Job Title: Head of urban planning and Landscaping architecture groups, Stantec Consulting
Why He’s a Top 40: For creating vibrant communities across Canada and beyond, while setting the standard for community engagement
Simon O’Byrne fondly recalls going to Saturday matinees for kids at the Princess Theatre and cycling across the High Level Bridge for a swim in the legislature fountain. “It was great to grow up in such a dynamic neighbourhood,” he says.
A couple of decades later, Garneau continues to be one of the city’s most popular neighbourhoods. “It had a big influence on me becoming a city planner,” says O’Byrne. “I’m attracted to urban planning because it’s the business of making great places.” While urban planning flies under the radar of most Edmontonians, it affects many facets of life, like where we walk our dogs, how we commute to work, how we interact with our neighbours, how we access services we need and, sometimes, how we have fun.
It’s a job that comes naturally to O’Byrne. Since becoming the head of Stantec Consulting‘s planning group three years ago (and recently becoming head of all urban planning projects), he has developed the group into the largest planning office west of Toronto. The planning group does contracts for Edmonton, the province and places as remote as the Caribbean. Each community has different needs, but all must be planned with growth in mind – after all, neighbourhoods evolve. “It’s about making sure you’ve got the bones of it right when you first design it,” he says.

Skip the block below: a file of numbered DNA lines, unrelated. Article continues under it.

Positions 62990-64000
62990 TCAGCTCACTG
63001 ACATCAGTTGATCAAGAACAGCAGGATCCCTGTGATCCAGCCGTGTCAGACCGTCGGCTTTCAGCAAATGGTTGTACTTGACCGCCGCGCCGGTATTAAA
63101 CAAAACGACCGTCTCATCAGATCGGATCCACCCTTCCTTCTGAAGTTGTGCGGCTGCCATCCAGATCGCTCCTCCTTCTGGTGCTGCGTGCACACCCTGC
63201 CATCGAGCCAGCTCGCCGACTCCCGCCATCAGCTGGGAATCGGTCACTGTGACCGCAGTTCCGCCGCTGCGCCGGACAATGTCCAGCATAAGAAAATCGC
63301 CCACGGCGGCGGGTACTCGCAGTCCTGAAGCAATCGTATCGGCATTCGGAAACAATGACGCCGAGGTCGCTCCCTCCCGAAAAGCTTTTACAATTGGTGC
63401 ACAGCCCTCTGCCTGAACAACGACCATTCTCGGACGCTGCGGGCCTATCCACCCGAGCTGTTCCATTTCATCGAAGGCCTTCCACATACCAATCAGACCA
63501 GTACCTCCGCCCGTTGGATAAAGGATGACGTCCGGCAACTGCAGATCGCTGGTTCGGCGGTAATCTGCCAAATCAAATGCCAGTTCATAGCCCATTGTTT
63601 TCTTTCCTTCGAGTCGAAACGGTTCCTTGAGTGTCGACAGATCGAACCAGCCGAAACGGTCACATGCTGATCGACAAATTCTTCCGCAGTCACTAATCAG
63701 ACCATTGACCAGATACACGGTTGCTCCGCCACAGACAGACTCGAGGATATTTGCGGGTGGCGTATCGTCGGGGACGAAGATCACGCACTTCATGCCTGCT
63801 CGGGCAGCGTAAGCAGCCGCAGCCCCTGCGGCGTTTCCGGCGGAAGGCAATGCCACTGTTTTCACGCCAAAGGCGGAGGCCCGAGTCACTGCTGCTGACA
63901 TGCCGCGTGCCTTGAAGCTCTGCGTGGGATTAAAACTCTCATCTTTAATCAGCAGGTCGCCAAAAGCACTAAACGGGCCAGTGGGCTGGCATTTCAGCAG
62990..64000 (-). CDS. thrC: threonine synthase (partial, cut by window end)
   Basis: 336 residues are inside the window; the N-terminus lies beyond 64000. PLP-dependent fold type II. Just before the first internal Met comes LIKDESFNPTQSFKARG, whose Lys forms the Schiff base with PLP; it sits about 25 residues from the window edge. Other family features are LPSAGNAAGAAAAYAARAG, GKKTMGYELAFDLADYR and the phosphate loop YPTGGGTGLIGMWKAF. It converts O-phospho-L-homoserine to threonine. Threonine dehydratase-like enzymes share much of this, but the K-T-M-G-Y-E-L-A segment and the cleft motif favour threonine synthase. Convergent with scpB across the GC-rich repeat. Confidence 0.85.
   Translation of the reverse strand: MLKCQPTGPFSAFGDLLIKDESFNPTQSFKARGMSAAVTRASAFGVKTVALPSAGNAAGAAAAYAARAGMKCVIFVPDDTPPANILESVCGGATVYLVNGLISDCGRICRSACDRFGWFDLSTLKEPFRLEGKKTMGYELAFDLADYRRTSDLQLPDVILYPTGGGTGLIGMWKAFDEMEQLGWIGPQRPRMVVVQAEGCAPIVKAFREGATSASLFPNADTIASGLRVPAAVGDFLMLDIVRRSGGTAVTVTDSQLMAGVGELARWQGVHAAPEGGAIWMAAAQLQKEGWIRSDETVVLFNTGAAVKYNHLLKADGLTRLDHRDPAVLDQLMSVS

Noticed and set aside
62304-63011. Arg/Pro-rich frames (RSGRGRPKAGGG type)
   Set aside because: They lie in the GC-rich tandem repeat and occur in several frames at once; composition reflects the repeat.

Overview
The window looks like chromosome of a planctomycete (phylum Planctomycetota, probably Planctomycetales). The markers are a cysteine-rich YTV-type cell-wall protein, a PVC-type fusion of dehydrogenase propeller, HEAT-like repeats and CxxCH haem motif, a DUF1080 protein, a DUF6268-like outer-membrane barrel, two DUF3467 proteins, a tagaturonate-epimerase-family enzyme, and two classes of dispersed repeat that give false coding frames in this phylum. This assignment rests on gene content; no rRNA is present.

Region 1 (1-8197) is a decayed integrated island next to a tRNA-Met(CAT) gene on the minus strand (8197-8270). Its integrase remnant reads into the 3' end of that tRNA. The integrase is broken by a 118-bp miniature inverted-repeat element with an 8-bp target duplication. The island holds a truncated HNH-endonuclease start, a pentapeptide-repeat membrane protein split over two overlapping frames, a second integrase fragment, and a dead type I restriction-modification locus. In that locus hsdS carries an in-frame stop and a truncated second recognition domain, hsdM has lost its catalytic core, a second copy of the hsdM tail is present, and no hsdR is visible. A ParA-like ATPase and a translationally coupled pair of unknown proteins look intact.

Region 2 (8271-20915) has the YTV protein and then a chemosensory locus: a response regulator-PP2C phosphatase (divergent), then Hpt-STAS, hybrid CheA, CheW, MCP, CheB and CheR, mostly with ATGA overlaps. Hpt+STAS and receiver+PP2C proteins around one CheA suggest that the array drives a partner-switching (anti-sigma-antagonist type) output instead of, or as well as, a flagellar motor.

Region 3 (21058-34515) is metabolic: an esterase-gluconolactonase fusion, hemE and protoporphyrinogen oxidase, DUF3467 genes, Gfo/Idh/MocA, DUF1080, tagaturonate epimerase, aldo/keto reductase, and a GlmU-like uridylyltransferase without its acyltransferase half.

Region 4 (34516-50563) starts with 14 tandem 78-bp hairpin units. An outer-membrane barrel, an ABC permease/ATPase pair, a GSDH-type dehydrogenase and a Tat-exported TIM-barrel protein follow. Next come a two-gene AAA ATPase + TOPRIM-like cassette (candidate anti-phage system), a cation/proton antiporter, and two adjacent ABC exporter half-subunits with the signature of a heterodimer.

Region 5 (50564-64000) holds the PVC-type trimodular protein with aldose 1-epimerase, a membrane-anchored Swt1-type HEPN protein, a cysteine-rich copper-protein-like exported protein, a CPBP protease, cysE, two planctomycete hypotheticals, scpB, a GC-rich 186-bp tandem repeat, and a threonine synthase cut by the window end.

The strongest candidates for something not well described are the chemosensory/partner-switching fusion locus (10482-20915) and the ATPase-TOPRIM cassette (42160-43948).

Affordable housing is another crucial part to creating vibrant communities, says O’Byrne. Many working class people spend as much as 70 per cent of their incomes on housing, taking money away from food and other important needs. That’s why he became involved with Habitat for Humanity six years ago. Recently, he earned a service award from Habitat for his leadership role in a development project in east Edmonton’s Bergman neighbourhood.
“I believe strongly that affordable housing is the best vehicle to empower people and lift them out of poverty.” His community involvements don’t end there. He’s also on the board of directors for the Edmonton Chamber of Commerce and co-chairs its municipal finance and infrastructure committee, among other responsibilities.
Ultimately, he’d like to help developing nations create better-functioning communities. “You can sit back patiently and hope others lead the cause, or stand up and make an effort to make sure things get done.”
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